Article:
Unlike Inception, it’s not the sort of movie that wants to be getting you musing on the finer things. However, for those of you looking there are some resolute clues to the true reality. While Schwarzenegger’s Doug Quaid is prepping at visiting dream-company Rekall, the background monitors are full of elements relating to his later events – the alien air-production plant, his request for a brunette, athletic, sleazy and demure love interest produces Melina’s image on the screen – immediately revealing everything that happens afterwards as a fictitious construct.

These clues are so often overlooked in favour of the more obvious verbal links, but are much harder to easily dismiss as mere coincidence.

4. The Truth Behind The Bond Codename Theory: Revealed – Skyfall

The James Bond franchise has a notoriously flippant approach to continuity. It bounds from one movie to the next only caring about what came before if the predecessor was particularly successful and refusing to acknowledge any plot holes that arise even within a single actor’s tenure. And yet through various castings of M and Q you can trace the modern, Daniel Craig iteration all the way back to Dr. No, even though each new actor is pretty much taken as a restart of the series. It’s a headache for those looking for the wonderful consistency of many other lengthy franchises.

The solution to all this? Well, some fans dreamt up that James Bond, like the digits 007, is a codename given to a certain set of MI6 secret agents. It started as a jokey suggestion, but as the franchise went on and on, especially after Daniel Craig’s iteration was introduced as a newly minted double-0, it really took hold. Although it’s never been directly addressed by the films, Skyfall threw out a background clue that passively disproves it.

While at the eponymous childhood home of James Bond, we see a tombstone for Andrew and Monique Delacroix Bond, his parents, proving once and for all that it’s his real name (unless it’s a really, really unlucky coincidence). Not everyone spotted it, and not all those who did bought into it, coming up with complex theories of how it’s all part of some big MI6 brainwashing game. But now with Spectre, which has a plot even more seeped in Bond’s past, there’s no really avoiding that James Bond is his real name. And that the 007 series just doesn’t have any continuity.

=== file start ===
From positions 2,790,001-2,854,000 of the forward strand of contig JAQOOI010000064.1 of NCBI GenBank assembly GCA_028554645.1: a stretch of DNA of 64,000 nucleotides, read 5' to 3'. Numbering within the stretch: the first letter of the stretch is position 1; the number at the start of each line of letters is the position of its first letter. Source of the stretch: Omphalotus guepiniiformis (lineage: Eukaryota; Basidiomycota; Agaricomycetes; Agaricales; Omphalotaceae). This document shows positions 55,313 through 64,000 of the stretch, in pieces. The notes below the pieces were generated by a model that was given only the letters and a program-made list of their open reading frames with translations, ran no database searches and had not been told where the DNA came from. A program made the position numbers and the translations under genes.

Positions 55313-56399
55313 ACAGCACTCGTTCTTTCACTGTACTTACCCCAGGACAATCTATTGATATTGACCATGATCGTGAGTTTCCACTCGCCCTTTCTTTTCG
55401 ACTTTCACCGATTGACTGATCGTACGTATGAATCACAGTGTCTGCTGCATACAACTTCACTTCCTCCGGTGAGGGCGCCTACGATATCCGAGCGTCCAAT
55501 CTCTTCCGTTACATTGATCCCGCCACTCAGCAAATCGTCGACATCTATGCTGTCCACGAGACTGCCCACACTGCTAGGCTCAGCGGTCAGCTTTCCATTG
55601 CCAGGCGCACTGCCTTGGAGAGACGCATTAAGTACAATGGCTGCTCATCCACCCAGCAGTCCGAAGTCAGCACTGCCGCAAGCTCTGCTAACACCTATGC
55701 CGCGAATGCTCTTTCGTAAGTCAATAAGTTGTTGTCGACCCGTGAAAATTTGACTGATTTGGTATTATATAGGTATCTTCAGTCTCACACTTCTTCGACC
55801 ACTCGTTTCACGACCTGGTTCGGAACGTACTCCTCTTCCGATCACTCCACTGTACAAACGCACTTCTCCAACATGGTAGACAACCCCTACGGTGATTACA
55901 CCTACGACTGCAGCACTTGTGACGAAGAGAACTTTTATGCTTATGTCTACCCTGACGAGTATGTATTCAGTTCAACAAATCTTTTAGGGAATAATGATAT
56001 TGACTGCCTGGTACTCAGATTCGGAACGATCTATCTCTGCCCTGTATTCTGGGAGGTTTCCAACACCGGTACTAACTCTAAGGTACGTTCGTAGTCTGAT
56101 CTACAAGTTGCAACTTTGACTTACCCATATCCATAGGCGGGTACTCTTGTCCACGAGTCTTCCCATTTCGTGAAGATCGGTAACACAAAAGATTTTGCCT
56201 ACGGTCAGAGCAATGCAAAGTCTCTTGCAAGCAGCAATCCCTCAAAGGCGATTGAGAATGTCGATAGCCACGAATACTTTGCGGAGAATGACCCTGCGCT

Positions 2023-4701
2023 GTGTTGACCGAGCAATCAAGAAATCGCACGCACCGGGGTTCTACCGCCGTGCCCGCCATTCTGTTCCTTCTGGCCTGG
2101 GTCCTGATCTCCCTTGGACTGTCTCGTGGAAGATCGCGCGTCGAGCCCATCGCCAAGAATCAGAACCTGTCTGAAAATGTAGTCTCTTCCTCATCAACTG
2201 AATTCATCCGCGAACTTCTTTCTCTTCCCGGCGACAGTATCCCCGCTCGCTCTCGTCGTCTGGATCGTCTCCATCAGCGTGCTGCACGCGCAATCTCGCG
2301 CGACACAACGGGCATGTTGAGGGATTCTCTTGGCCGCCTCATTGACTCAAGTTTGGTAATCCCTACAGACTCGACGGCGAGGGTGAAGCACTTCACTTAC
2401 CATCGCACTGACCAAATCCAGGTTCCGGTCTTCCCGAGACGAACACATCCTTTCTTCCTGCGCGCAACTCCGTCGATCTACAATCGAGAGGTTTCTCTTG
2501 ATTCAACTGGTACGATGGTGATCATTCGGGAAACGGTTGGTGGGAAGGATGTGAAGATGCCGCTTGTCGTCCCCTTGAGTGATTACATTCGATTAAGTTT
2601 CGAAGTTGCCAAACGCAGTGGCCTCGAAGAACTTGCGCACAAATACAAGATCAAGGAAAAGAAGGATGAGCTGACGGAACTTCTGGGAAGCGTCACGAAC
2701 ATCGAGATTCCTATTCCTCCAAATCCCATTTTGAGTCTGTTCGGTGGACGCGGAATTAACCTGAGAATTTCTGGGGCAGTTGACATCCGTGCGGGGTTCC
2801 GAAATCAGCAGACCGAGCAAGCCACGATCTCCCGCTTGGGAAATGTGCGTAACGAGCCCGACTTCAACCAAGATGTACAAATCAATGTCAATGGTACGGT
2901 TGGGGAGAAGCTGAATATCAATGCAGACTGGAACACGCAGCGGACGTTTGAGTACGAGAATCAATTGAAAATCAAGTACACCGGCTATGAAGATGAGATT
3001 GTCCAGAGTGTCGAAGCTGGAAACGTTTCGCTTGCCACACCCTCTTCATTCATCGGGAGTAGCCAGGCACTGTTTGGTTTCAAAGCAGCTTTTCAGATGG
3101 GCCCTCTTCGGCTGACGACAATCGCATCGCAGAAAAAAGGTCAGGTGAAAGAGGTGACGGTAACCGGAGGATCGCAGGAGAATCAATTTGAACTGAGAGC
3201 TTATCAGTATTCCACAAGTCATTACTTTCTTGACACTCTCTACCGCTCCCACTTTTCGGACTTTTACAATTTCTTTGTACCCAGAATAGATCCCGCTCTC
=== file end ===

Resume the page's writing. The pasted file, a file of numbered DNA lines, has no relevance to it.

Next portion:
3. You Can Actually Hear What Bill Murray Says – Lost In Translation

“Let’s never come here again because it would never be as much fun,” is my favourite quote from Lost In Translation. Delivered with almost absentminded insight, it’s a wonderful summation of the film’s exploration or longing and regret, hanging over the whole thing like a Suntory-induced hangover. However, it’s only really my fav because nobody aside from Bill Murray and Scarlett Johansson knows what the most important line from the film even is.

At the end, just as Murray’s successful-but-empty actor prepares to leave Tokyo for Japan he spots Johansson’s equally-lost soul in a crowd and they embrace one last time, where he whispers… something… in her ear.

What is it? Who knows – the line wasn’t in the script, instead created on the spot by Murray and kept purposefully ambiguous to leave the audience aching for for more just like the characters. Except, there is actually an answer (still doesn’t topple my top quote though).